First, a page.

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PostPosted: Fri Jan 13, 2017 9:55 am 
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I have been looking for some basic board at work for building an IOT related test terminal for one of our project. While seaching for possible boards I ended up on the Raspberry PI and the Arduino.

When I saw the Arduino, the first thing that came to my mind was "hey, there may be some interesting stuff that can be done with that, maybe even nes related". Since I always wanted to learn more about electronic I thought that it could be a starting point.

At first I would just experiment with it but what I would like to know if it could be used in any kind of nes related project and what kind of project? What are the limitation of such mico-controllers?


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PostPosted: Fri Jan 13, 2017 10:30 am 
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Well, it doesn't use an Arduino, but there's Rachel Simone Weil's ConnectedNES, which uses a Particle Photon board.

I'm not in a position to be able to judge the limitations of using external hardware, not having dealt with it myself. :|


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PostPosted: Fri Jan 13, 2017 3:43 pm 
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The most obvious application to me is using it to run a TAS.

Aside from that, it really depends on what you're interested in. You could create all sorts of weird peripherals for the system, but that kinda stuff tends to be hard to share with others, except as a local demonstration.


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PostPosted: Sun Jan 15, 2017 8:58 am 
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Thank you guys for the reply. Maybe nes projects is not something common that can be done with :wink:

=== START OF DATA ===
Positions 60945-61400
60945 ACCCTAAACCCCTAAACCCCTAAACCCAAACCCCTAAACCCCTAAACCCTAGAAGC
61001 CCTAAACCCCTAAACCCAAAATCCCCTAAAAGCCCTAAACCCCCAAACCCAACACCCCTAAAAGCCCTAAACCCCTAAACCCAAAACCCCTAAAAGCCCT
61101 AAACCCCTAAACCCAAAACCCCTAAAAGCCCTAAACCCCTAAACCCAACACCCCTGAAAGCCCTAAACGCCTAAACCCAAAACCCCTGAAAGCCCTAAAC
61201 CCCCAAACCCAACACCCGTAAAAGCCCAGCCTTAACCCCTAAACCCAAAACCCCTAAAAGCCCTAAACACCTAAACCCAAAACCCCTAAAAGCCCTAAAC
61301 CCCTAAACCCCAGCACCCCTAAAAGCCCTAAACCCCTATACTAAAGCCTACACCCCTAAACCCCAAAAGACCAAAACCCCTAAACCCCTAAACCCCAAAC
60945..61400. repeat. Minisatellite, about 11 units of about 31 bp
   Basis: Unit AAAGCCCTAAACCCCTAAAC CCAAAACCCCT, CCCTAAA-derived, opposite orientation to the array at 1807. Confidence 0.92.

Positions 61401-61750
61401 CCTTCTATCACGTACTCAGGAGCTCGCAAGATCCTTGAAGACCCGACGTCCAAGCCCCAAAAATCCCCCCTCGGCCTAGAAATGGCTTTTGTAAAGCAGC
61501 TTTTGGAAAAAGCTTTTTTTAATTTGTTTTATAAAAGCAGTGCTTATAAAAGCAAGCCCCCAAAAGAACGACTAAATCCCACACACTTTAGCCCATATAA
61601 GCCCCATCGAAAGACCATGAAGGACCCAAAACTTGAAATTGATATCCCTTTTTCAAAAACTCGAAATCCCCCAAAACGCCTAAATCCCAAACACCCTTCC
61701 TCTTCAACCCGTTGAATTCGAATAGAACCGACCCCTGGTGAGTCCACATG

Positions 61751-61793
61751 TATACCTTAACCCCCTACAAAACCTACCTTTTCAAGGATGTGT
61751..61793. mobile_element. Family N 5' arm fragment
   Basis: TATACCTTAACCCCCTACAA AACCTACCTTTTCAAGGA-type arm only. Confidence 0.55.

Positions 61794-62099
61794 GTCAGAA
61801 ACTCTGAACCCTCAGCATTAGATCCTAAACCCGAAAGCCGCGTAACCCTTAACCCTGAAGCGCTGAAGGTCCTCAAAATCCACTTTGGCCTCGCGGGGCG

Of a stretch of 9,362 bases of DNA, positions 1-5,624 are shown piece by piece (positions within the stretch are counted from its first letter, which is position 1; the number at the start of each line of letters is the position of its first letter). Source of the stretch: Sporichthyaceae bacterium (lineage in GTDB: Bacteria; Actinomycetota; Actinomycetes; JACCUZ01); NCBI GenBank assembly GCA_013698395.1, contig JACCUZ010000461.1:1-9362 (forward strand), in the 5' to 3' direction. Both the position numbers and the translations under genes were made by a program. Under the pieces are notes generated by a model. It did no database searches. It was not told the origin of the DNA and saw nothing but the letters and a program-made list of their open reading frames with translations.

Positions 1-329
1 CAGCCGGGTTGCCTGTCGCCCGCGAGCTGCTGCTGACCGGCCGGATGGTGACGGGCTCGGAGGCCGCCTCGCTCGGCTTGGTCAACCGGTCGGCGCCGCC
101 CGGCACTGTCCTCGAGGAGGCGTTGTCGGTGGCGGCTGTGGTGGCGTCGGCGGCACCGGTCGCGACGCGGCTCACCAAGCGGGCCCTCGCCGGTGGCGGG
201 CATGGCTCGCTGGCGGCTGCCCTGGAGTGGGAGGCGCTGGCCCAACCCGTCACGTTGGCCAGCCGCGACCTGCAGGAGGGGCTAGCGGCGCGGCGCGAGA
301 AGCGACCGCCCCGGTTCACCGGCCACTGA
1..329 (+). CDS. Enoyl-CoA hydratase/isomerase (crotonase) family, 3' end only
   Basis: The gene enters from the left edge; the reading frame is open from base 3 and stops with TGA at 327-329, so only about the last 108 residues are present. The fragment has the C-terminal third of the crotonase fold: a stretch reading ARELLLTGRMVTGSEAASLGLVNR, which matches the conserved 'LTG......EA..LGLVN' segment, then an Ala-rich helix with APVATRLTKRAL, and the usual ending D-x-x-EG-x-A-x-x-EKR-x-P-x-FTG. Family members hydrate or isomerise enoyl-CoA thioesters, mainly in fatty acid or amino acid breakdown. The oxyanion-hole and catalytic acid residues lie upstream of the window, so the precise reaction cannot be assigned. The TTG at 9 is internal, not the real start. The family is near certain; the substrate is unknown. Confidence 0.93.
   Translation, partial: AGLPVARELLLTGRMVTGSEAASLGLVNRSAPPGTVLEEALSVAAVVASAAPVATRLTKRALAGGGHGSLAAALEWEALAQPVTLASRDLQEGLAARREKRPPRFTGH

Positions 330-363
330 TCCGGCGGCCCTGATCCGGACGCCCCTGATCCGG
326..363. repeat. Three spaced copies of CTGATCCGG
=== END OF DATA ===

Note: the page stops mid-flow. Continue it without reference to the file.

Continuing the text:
I guess instead of focusing of the nes, I should have asked my question in the general forum instead and ask what kind of interesting things can be done with the Arduino. I though it could be a way to make me want to try some electronics without being too overwhelmed and be able to see results right way.


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PostPosted: Sun Jan 15, 2017 1:47 pm 
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If you need some project idea for an Arduino, you could try and build either a wireless Controller, or a Controller to USB adapter.
I am currently on building the first; a wireless SNES Controller, with Mouse support using a laser mouse (I found a PS/2 Mouse that uses a laser for movement detection) and PC transfer support. I needed a method to transfer porgrams (and data) from my PC to my SNES (of course with a supporting bootloader), so I figured why not going for the whole package when I need to chop up a controller anyways. Using the Attiny series, which is supported by the Arduino IDE, this can be done pretty much in a compact form-factor (Digispark for example are very cheap, like 1$ for a board, and they offer USB capabilities, like keyboard and joystick emulation, in a very small form-factor).


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PostPosted: Sun Jan 15, 2017 6:57 pm 
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Oh, also you can use an Arduino to build an EPROM programmer/dumper, if you don't have one. I think Bisqwit did this once to dump a cart.


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PostPosted: Mon Jan 16, 2017 7:57 am 
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@rainwarrior

This could be an idea. I do have an eprom burner but I think that software that came with it is not good and may be the cause that it takes too much time to write.

What is the average time to write a 512k flash eeprom, like a AT29C040A? With my current burner, it can take easily 5-6 minutes if I remember well, which seem quite long for such a small size. I don't know if it's the burner, the software or it's just normal.


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PostPosted: Mon Jan 16, 2017 11:04 am 
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Programming time depends on the specific part, but that sounds slow.

The datasheet for the AT29C040A says that it should never take more than 10ms to program 256 bytes (Note 1 on page 6, tWC and the figure on page 7); it "should" only take 21 seconds to program that Flash.

You could be limited by the interface to the programmer being too slow to feed data at the ≈needed 256kbit/sec.


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PostPosted: Mon Jan 16, 2017 11:09 am